Rick Briggs is in his element.

The retired U.S. Air Force major has just spent the better part of the afternoon chatting with a steady stream of military veterans and their families, all of whom have come to get a closer look at Camp Liberty. This natural refuge located on 137 acres in rural lower Michigan is a rehab facility of sorts designed to help wounded soldiers and those suffering from brain trauma.

Now, he’s enjoying a drive through the property’s northwest end in a Polaris multi-seat ATV. He’s away from the crowds, the rumblings of the nearby roads and the jack-hammering of the nearby construction.

Scheduled to be completed by 2016, the full vision of Briggs and his friend, Allan Lutes, to build a stronger veteran’s community at Camp Liberty is within reach.

With the help of volunteer crews, Lutes and Briggs recently oversaw one of the last steps of the project — construction of a 2,880 square-foot, handicapped-accessible lodge that has taken shape over the past five months. Upon completion, the three-bedroom, two-bathroom structure will allow injured veterans and their families to lengthen their stay and take advantage of all the outdoor activities the sprawling site has to offer.

An ambitious project like this doesn’t just happen, of course. The financial barriers would be too daunting for most people, even if they were smart enough to come up with such a unique vision. Briggs, Lutes, and the Camp Liberty team have raised close to $300,000 toward their building projects and have recruited a slew of volunteers to help with completing them. The primary contributor, said Lutes, has been the Eisenhower Center, the country’s leading brain injury facility, which has donated over $200,000 to the project. Among a bevy of donors, Atlas Roofing Corporation has provided almost $30,000 in building products for the construction of the program facility, including the ThermalStar® Radiant Comfort™ in-floor heat panels that will regulate heating within the complex; ThermalStar® LCI-SS™ insulated structural sheathing; AC Foam® Crossvent® Insulation roofing product; WeatherMaster Ice and Water Shield, Gorilla Guard® Underlayment; and Pinnacle® Pristine Shingles featuring Scotchgard™ Protector in Green.

The floor panels are precision molded from expanded polystyrene (EPS) with a distinct orange color. The insulation panels form a firm base for water-heated floors, with two models available for new construction and retrofit projects. These panels have a groove pattern that allows plastic tubing to be easily installed for even heat transfer and energy efficiency.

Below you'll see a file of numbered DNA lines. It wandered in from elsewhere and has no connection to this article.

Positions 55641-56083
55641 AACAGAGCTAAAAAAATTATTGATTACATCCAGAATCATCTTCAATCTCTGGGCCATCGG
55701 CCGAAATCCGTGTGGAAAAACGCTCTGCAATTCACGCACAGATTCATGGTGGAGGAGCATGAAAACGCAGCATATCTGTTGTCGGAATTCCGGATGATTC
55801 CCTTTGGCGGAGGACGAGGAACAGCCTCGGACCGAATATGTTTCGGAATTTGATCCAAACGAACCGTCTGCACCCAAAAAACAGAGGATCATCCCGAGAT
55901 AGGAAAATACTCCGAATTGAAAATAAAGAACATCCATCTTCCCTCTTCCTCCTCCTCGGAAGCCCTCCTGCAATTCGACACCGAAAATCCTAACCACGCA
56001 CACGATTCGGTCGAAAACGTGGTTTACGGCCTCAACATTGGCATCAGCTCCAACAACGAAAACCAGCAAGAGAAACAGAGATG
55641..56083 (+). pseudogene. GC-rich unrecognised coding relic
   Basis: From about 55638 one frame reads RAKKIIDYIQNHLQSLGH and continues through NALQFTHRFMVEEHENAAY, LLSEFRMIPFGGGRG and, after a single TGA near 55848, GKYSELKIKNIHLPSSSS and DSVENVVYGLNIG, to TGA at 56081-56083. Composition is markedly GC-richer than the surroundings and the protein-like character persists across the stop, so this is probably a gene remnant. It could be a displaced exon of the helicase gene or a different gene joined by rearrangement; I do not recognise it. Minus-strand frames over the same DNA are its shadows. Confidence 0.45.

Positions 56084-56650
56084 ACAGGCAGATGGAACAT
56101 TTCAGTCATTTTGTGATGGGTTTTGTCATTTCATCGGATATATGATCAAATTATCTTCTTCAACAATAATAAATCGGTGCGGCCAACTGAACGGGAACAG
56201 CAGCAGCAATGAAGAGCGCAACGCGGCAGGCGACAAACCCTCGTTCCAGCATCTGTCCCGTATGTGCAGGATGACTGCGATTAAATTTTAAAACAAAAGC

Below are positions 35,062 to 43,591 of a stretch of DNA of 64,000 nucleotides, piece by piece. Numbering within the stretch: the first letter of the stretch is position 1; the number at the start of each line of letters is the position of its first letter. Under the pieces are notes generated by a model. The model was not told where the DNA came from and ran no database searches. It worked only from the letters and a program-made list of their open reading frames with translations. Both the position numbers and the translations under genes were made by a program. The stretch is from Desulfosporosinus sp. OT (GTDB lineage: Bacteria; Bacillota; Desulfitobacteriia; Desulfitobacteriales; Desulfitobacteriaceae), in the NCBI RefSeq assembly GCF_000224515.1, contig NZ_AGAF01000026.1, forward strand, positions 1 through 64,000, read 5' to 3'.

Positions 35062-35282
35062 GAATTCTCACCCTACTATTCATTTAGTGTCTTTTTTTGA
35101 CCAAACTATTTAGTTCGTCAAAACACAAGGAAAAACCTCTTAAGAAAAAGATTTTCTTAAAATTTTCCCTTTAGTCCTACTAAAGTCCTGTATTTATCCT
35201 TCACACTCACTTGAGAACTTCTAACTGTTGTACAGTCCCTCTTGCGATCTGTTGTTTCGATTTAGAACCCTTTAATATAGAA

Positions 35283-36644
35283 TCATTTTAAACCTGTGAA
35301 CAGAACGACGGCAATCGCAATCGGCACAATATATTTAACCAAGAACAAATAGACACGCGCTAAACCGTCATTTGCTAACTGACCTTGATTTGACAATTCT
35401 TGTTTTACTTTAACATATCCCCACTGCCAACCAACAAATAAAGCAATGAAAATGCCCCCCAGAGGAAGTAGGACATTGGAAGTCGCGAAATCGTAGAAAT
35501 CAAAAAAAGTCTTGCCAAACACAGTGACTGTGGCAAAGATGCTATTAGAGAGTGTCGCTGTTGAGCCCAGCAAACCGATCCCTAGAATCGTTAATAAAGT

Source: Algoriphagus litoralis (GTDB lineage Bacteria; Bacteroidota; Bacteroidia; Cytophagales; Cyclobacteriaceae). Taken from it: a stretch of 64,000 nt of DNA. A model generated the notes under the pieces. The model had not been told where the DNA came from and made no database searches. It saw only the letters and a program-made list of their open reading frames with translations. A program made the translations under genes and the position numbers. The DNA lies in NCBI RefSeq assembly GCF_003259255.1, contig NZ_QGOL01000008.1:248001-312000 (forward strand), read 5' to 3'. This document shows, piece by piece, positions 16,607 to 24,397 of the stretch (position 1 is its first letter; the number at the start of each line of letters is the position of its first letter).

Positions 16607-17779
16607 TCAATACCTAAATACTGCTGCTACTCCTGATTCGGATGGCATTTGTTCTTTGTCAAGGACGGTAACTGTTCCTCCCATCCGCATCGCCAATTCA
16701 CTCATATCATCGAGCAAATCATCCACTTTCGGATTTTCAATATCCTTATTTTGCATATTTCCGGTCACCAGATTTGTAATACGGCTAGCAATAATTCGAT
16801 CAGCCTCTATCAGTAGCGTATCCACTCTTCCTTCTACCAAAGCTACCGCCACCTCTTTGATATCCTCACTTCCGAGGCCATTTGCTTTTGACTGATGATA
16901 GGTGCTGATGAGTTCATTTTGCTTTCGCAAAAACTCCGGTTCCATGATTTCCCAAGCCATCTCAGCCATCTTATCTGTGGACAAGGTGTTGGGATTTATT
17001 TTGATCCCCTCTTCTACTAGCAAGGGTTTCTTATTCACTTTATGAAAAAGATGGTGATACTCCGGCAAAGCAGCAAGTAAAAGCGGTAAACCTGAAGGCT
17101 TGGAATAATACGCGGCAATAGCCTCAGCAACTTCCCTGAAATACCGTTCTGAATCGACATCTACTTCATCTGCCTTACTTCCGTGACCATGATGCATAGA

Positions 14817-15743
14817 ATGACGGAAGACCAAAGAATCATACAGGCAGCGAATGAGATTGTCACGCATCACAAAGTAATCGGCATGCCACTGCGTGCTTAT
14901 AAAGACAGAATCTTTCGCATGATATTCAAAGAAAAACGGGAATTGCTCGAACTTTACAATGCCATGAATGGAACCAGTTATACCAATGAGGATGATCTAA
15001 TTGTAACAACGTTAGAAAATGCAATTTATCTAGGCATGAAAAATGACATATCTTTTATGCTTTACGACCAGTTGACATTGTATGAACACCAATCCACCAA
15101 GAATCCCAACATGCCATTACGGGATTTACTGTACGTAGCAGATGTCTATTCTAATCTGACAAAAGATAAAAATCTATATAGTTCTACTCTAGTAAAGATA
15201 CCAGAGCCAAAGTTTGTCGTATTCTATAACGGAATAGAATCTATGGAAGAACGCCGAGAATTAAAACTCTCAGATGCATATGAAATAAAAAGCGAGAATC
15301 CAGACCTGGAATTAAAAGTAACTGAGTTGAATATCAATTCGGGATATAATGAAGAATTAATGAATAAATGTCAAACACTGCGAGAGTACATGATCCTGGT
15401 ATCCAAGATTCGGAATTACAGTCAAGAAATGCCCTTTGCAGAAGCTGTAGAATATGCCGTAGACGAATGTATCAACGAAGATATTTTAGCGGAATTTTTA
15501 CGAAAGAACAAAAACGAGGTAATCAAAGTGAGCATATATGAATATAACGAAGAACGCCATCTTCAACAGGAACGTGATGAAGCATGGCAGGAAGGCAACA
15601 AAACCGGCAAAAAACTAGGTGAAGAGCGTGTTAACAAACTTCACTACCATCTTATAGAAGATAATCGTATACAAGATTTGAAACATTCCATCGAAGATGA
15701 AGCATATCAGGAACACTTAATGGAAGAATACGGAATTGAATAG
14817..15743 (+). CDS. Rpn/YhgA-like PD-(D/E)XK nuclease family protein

The sheathing was specifically designed to provide continuous exterior insulated structural sheathing in single family, multi-family and light commercial construction. The integrated sheet of 7/16” span rated OSB and nailing system allows uncompromised code prescriptive structural design.

The insulation board consists of a closed-cell polyiso core with vent spacer strips. The spacer strips on the insulation board allow for constant airflow; this provides thermal resistance through the air space by helping to dissipate heat buildup beneath the OSB. 

Atlas put its innovative product knowledge and industry expertise to work to create the Gorilla Guard® line of engineered roof underlayment. It was designed to outperform traditional felt roof underlayment by adding a specially developed formulation of additives to the glass fibers. In third party independent testing, this engineered underlayment had stronger tear resistance and was still lighter when compared to traditional felt underlayment.

By choosing Pinnacle® Pristine shingles featuring Scotchgard™ Protector, Camp Liberty will not have to worry about ugly black streaks caused by algae. Atlas incorporates regular independent third-party laboratory testing that validates even spread of copper granules to ensure maximum algae resistance is built into every roofing shingle. Simply put, once applied to the roof, Camp Liberty will never need to worry about algae growth on the shingles ever again.

Lutes and Briggs have their eye on January 2016, when they hope Camp Liberty will be fully operational and ready to host families of wounded veterans. While they enjoy bringing attention to Camp Liberty, raising funds, and chatting with the press, Briggs and Lutes said they’re antsy to get the construction completed and eager for the property to begin hosting those who need it the most.